• Progamming and marketing - promote the books, authors, stories, programs and resources that will create the demand.  Clients cannot demand for what they are not aware exists.
    • User Training and Education - teach the patrons how to find the books more easily so that they can be used.
Finally, here are some of my favorite quotes from this section of his classic work:
  • "...the trinity of the library - books, staff and readers."
  • "When the First Law became accepted over 'Books are for Preservation', Librarianship effectively became a profession."
  • "Every moment, the Library Staff should remember that 'Books are for Use'...They should never forget that in libraries, books are collected for USE, prepared for USE, kept for USE and served for USE."
  • "A library is a collection of books kept for use...Librarianship, then, is connecting a user and a book.  Hence, the very life of a library is in the personal service given to the people."

Thursday, March 15, 2012

Ranganathan's Five Laws of Library Science

I've been devoting my off-time reading to that classic of librarianship that many (although I wonder if most) librarians have heard of but few have read (including myself): The Five Laws of Library Science by S.R. Ranganathan.  There is some controversy regarding sufficient exposure to the 5 Laws to budding librarians - many more recent graduates are not aware of Ranganathan and his laws.  But a quick search on the Web does return a healthy set of relevant results, including the listing on Amazon of a recent printing, several published journal articles, and a plethora of items from the library blog-world.

There are a number of articles that are devoted to interpreting, revising, enhancing, and applying the laws in our more modern-day world, but I have been avoiding these until I complete my first full reading.  I am taking my time, making notes, recording notable statements, and being particularly thoughtful about what is written, the context in which the ideas were conceived, the progress that has been made since their conception, and the relevance to my current ideas of librarianship and library science.

By the second printing of his book, Ranganathan was already considering how to expand his laws from "books" to the broader scope of resources.  At this time, 1956, "documentation" was the term used for this generalization.  However, "Documentation is for use" and "Every reader his or her documentation" just doesn't sound as universal and classical as the original, "Books are for use" and "Every reader his book".  It is easy for me to accept the generalizations of "his" to including all people (Ranganathan places emphasis on extending access to books to women and girls, among other oppressed groups), and "books" to include all resources.

It is interesting that Ranganathan was a mathematician by training, a socialist in political thought, and a humanist at heart. The field was lucky to have had this combination in a person to distill what we do and have done and will continue to do down to these fundamentals.  Each law can be applied to each facet of the profession.  I would like to spread this message over several days by concentrating on each law and how librarians and library staff fulfill these laws with their everyday work.

Thursday, March 8, 2012

Growing arguments against e-books in libraries

I am not at all surprised that there are a growing number of dis-advocates of ebooks provided by libraries.  The recent events have revealed the relatively low influence that libraries have in the marketplace.  We are becoming more aware of our limited abilities to affect changes that would improve our services to our members.  Here are some recent blog posts that discuss elimination of ebook service, at least in public libraries:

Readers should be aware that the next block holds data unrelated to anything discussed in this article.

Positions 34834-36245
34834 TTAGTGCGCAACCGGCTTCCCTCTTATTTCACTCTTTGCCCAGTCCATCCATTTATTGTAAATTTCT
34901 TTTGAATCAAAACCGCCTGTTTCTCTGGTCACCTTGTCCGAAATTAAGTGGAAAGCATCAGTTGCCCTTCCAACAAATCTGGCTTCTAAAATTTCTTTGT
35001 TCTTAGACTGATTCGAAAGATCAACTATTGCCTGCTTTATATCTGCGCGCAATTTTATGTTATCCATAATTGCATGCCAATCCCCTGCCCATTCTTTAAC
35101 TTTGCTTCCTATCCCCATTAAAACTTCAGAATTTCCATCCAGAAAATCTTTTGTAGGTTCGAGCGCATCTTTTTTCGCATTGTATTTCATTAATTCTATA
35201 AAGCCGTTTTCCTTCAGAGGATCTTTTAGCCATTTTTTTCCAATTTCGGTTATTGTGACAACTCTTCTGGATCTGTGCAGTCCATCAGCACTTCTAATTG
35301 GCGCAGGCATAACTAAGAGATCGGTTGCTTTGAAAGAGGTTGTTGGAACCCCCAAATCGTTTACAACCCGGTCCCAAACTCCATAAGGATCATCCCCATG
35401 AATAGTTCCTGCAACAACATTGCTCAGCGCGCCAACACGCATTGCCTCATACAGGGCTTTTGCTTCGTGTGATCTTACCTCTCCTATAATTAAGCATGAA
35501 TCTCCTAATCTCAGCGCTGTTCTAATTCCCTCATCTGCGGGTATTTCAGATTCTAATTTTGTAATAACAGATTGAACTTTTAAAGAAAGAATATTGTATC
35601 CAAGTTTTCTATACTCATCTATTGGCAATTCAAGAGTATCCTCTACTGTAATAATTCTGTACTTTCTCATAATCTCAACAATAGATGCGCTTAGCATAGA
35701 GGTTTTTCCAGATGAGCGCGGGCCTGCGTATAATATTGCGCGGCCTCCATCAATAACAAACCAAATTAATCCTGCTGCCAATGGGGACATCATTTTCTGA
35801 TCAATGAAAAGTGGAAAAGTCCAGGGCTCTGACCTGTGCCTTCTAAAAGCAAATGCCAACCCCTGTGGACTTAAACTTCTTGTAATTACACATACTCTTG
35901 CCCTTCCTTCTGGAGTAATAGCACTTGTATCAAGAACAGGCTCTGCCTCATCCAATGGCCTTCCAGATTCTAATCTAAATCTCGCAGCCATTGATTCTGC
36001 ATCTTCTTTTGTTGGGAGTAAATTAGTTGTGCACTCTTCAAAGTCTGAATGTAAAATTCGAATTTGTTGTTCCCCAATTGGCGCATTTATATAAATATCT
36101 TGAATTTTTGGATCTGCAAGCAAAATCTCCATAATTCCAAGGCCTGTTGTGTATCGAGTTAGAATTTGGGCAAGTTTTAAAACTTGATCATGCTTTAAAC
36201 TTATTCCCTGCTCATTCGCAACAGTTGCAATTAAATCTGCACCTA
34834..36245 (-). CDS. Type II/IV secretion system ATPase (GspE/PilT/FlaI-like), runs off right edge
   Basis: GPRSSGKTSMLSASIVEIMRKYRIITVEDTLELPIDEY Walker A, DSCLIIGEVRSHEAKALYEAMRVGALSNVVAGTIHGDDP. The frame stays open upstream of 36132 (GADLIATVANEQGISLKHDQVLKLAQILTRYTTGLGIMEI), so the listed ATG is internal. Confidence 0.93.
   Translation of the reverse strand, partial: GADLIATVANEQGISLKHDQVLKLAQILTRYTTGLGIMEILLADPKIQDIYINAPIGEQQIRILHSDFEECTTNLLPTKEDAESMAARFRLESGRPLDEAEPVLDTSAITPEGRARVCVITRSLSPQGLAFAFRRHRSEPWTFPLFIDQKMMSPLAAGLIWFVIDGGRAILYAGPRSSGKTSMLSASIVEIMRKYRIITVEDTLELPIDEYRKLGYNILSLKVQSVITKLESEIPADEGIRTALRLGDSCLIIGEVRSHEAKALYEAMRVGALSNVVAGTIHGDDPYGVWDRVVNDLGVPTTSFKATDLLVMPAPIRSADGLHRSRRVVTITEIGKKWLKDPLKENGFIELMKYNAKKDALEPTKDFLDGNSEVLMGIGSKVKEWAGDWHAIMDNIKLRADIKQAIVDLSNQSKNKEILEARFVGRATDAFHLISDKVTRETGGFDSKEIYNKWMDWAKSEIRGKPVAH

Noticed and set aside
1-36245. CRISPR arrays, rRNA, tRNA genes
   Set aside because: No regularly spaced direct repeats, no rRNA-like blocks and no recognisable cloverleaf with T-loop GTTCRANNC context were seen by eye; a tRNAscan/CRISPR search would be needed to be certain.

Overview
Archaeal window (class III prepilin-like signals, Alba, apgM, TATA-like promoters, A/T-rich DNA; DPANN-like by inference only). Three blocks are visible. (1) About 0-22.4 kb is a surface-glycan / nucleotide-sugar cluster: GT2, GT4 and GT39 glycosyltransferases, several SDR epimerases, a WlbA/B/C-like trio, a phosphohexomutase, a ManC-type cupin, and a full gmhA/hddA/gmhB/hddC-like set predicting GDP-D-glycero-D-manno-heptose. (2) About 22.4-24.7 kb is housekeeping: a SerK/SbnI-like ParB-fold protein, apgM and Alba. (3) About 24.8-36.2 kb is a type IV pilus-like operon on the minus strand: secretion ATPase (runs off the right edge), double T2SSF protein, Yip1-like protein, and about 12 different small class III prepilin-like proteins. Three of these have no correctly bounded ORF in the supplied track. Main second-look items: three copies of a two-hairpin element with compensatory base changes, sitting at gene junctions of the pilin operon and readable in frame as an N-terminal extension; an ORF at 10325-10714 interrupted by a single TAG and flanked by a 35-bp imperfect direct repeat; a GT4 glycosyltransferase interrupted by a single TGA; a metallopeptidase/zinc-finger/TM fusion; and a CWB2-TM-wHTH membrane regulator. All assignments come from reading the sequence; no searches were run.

I tend to lean towards these dis-advocates, but then may be too much like taking our ball and going home when things don't go our way.  Removing ourselves from the marketplace would, indeed, seal our fate as a non-player.  While I don't imagine print books will disappear from our shelves any time soon (I may eat my words), I do believe ebooks will continue to grow, especially as prices of devices falls.  I also believe that we are in the midst of "ebook device" war that (hopefully) will result in a standard that will detach the content from the device.  Just think back to the VHS-Beta battles.  Eventually VHS became a standard for which many devices could play.  Then came DVDs...hmmm, print is starting to look better and better.

Wednesday, March 7, 2012

E-Book Lending

Here is an interesting post from Library Renewal that includes some interesting, albeit rough data. I'm intrigued, of course, by the breakdown of efficiency and cost, resulting in the "deadweight" graph below. I think, however, that we librarians (and other consumers) suffer from the mistaken belief that the cost to produce an item directly impacts the market price. This is based solely on what the buyers are willing to pay. We can lament the commercial publishers like Elsevier and Random House for raising prices, but as long as libraries are willing to pay these prices, they will not decrease.

While there are some interesting and thought-provoking thoughts and arguments, there are some with which I find confusing. For instance, the author, Jonathan Chambers, states that "publishers and libraries can ensure that the economics of e-book lending is no better or worse for publishers or libraries than the lending of other library materials." But he then supports the concept of limited number of checkouts, which violates this principle.

However, the key points that Jonathan makes which I would like to highlight include:
We need to get our professional organizations to take the lead in developing a solution
The solution should unlock the connection of content with device - this didn't work for music and video, and it won't work for e-books
We need new measures of usage and value (starting with his cost per circulation)

There is one more point I'd like to add - the library community needs to make our value to both the people we serve and the publishers known. Those who make decisions (to lower taxes or raise prices) may not see the long-term benefit of providing e-books to our members. And the first step towards that end is to collect and analyze the data that documents this value.

Anyhow, this piece is a good read...